ANALYSIS: Missouri lawmakers achieve partial success

Saturday, May 15, 2010 | 12:01 a.m. CDT; updated 3:09 p.m. CDT, Saturday, May 15, 2010

JEFFERSON CITY — High unemployment, low tax revenues and a poor public perception guaranteed a challenging session for Missouri lawmakers when they convened this year.

They pledged to clean up their act with new political ethics laws, balance the budget without raising taxes and encourage the creation of more jobs.

They achieved partial success.

When lawmakers adjourned Friday, they had passed a budget and an ethics bill. But the budget will need more cuts to be balanced, and the ethics bill was dismissed by some as insufficient. The jobs legislation never made it to the governor's desk.

Legislative leaders cited plenty of other accomplishments for 2010 — an autism insurance mandate, revamped drunken driving laws, new restrictions on abortion clinics and sexually oriented businesses and a funding change for Missouri's main college scholarship program.

"I think we ended up having a very successful legislative session," said Senate President Pro Tem Charlie Shields, R-St. Joseph.

Gov. Jay Nixon summed the session up with two words: "solid progress."

Yet despite the officially upbeat assessments, the 2010 session earned a ho-hum evaluation from many rank-and-file lawmakers.

"Issues come and go, but there just was not a whole lot of things that rose to the top," said Sen. Delbert Scott, R-Lowry City, who with 25 legislative sessions is the state's longest-serving current lawmaker.

"This has been one of the weakest sessions we've ever had," added Rep. Maria Chappelle-Nadal, D-University City.

Chapppelle-Nadal won't be returning to the House next year. She's running for a Senate seat forced open by term limits. Scott won't be back either. He's term-limited out and has taken a job as president of the Kansas City College and Bible School.

In fact, nearly one-third of the members in each the House and Senate will be swept out of office by the second-largest wave of forced departures since term limits were approved by Missouri voters in the 1990s.

That short-timer status led some lawmakers to go all out to accomplish career goals. For example, Sen. Matt Bartle, R-Lee's Summit, succeeded after years of trying to pass new restrictions on the adult entertainment industry.

And Shields pushed hard in his quest for lawmakers to think about Missouri's long-range plans. For one perhaps unprecedented day, the Senate suspended its normal business to huddle in corporate-style brainstorming groups and pour over thousands of e-mailed suggestions from citizens about ways to improve government.

Shields called it "Rebooting Government."

In the end, many of the ideas advanced by the Senate got booted by the House, where members were concerned about the consequences of what some considered to be hasty change.

Rep. Tim Flook, who could have sought another term but opted not to, said the session was characterized by an odd mix of aggression and complacency.

"Some seniors are really frantic, and some have really gotten senioritis — (adopting an attitude of) 'I'm just going to make my votes here and accept that I can't get things passed,'" said Flook, R-Liberty.

Scott acknowledges that he fell more into that latter category than the former. Because of his new private-sector job which began in December, Scott said he filed fewer bills than ever before.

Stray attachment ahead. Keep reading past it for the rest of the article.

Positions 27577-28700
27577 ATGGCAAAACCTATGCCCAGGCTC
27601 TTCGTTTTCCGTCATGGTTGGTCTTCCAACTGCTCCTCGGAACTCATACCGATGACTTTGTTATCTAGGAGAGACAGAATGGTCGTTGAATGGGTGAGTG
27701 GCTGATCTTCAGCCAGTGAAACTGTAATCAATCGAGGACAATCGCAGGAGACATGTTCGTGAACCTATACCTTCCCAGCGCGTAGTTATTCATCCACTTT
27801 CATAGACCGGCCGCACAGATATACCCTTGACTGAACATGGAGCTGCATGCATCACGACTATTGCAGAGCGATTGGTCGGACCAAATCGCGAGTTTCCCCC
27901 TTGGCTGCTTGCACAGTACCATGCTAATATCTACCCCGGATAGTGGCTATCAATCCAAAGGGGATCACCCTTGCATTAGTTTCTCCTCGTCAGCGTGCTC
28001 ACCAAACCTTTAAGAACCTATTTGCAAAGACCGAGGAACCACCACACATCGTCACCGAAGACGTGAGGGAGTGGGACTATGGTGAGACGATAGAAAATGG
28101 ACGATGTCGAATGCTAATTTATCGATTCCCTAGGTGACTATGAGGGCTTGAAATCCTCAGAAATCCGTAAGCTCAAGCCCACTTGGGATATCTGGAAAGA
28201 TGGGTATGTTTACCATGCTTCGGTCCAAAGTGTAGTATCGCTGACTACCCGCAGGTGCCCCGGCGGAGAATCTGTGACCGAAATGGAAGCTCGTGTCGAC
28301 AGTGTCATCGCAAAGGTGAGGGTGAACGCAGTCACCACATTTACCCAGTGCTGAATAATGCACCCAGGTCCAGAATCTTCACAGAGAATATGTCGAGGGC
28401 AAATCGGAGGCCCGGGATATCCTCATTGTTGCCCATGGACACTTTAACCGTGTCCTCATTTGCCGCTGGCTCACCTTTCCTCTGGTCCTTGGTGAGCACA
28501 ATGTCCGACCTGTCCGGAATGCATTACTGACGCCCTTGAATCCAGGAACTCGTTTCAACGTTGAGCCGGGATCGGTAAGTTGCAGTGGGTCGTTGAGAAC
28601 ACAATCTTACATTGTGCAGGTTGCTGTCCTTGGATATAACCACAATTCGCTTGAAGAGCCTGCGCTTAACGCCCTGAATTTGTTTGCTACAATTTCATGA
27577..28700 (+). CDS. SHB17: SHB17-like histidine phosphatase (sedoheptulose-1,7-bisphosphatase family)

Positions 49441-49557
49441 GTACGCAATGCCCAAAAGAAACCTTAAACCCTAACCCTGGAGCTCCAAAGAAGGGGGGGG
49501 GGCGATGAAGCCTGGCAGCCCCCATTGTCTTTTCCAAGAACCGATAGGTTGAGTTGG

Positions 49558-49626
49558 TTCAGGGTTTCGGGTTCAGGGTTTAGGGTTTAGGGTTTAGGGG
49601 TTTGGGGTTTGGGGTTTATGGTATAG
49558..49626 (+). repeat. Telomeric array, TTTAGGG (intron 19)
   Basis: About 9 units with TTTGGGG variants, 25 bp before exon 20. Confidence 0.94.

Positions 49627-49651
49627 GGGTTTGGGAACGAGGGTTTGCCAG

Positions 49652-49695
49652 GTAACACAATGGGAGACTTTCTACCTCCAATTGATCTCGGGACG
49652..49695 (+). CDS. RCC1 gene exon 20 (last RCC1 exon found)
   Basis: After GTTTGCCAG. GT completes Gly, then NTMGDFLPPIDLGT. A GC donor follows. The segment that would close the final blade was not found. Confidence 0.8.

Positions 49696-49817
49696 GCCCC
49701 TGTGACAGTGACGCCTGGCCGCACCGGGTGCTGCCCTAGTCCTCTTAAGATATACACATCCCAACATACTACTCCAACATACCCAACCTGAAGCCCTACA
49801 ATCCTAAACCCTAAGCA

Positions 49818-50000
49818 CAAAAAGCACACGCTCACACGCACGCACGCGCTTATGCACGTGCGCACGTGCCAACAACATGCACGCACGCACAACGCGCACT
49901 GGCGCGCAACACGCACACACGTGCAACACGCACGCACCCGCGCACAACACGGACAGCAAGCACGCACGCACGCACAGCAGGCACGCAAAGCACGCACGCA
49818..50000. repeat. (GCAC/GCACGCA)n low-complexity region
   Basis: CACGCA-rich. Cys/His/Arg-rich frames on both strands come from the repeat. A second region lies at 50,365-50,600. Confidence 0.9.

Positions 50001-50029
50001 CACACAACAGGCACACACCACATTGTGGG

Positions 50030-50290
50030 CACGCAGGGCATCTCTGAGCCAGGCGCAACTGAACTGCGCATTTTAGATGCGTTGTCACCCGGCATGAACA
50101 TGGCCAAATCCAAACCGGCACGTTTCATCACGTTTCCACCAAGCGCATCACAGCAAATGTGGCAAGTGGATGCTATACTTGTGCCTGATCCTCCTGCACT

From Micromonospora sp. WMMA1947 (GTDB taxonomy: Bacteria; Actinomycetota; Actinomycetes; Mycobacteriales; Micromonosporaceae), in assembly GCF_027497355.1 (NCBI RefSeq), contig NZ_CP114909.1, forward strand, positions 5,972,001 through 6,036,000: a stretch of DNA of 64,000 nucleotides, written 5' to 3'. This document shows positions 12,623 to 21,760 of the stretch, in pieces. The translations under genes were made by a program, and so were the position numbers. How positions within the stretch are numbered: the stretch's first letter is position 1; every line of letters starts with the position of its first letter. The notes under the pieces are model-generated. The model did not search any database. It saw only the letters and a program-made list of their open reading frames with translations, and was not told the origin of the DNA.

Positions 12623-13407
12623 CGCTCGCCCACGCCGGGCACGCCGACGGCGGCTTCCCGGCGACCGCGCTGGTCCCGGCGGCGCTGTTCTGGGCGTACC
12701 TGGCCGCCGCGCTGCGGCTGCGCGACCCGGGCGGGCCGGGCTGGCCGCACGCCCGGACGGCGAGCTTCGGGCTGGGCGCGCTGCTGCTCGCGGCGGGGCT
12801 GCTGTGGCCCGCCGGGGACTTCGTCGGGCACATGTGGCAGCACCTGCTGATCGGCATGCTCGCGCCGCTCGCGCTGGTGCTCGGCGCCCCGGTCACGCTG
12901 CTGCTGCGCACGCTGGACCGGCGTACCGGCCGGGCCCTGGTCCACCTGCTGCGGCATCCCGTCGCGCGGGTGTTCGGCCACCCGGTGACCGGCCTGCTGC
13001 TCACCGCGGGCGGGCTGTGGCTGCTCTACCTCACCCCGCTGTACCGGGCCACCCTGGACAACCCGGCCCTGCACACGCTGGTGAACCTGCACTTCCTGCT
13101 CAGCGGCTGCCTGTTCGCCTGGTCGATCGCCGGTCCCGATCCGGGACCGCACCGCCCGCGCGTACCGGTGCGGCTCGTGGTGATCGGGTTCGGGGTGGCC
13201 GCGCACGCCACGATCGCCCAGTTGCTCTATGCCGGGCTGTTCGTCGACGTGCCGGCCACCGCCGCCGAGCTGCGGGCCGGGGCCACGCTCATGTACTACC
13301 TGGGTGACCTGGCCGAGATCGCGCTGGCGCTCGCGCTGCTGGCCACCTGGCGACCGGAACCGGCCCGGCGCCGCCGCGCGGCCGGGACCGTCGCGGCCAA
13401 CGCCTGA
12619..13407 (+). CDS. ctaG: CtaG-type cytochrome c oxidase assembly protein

Bartle summed up the session with one word: "tense."

"I think there's been a great deal of tension between the House and Senate, maybe more than normal," said Bartle, who has served in the legislature for a dozen years.

That was particularly evident during the final week of the session.

The House quit on Monday after less than two hours of work. Then the Senate cut out early Tuesday so some members could play golf at the Lake of the Ozarks.

House Speaker Ron Richard, R-Joplin, issued a scathing news release listing more than a half-dozen measures that had been passed in the House but were languishing in the Senate while its members were swinging golf clubs.

Bartle suggested in retrospect that perhaps House members should have been invited along on the Senate's social engagements. The Senate functioned with some of its best bipartisanship in years, he said.

"It's a lot tougher to blast people if you have a relationship," Bartle said.

As it was, senators and representatives repeatedly mocked each other in their final days.

House Democrats and Republicans found common ground by chastising Sen. Jason Crowell, R-Cape Girardeau, for leaving a legacy by insisting upon a requirement that each lawmaker be supplied his or her own key to the Capitol dome. Crowell boasted on the session's final day that he had inserted the mandate — twice previously vetoed by governors — into 13 bills this year, a fair portion of which passed.

Senators, meanwhile, poked fun at House Speaker Pro Tem Bryan Pratt, R-Blue Springs, who with hyperbolic flourish had declared a politically loaded up ethics bill passed by the House to be the "most comprehensive and sweeping ethics reform bill in the universe."

Senators sarcastically countered with their own cosmic analogies — noting they would settle for the best bill in the galaxy, then proclaiming they had rescued the ethics bill from a black hole as they prepared to pass the final version.

Even Nixon joined in the mockery. He opened his post-session news conference by quipping: "I really expect this will be the best press conference in the universe."


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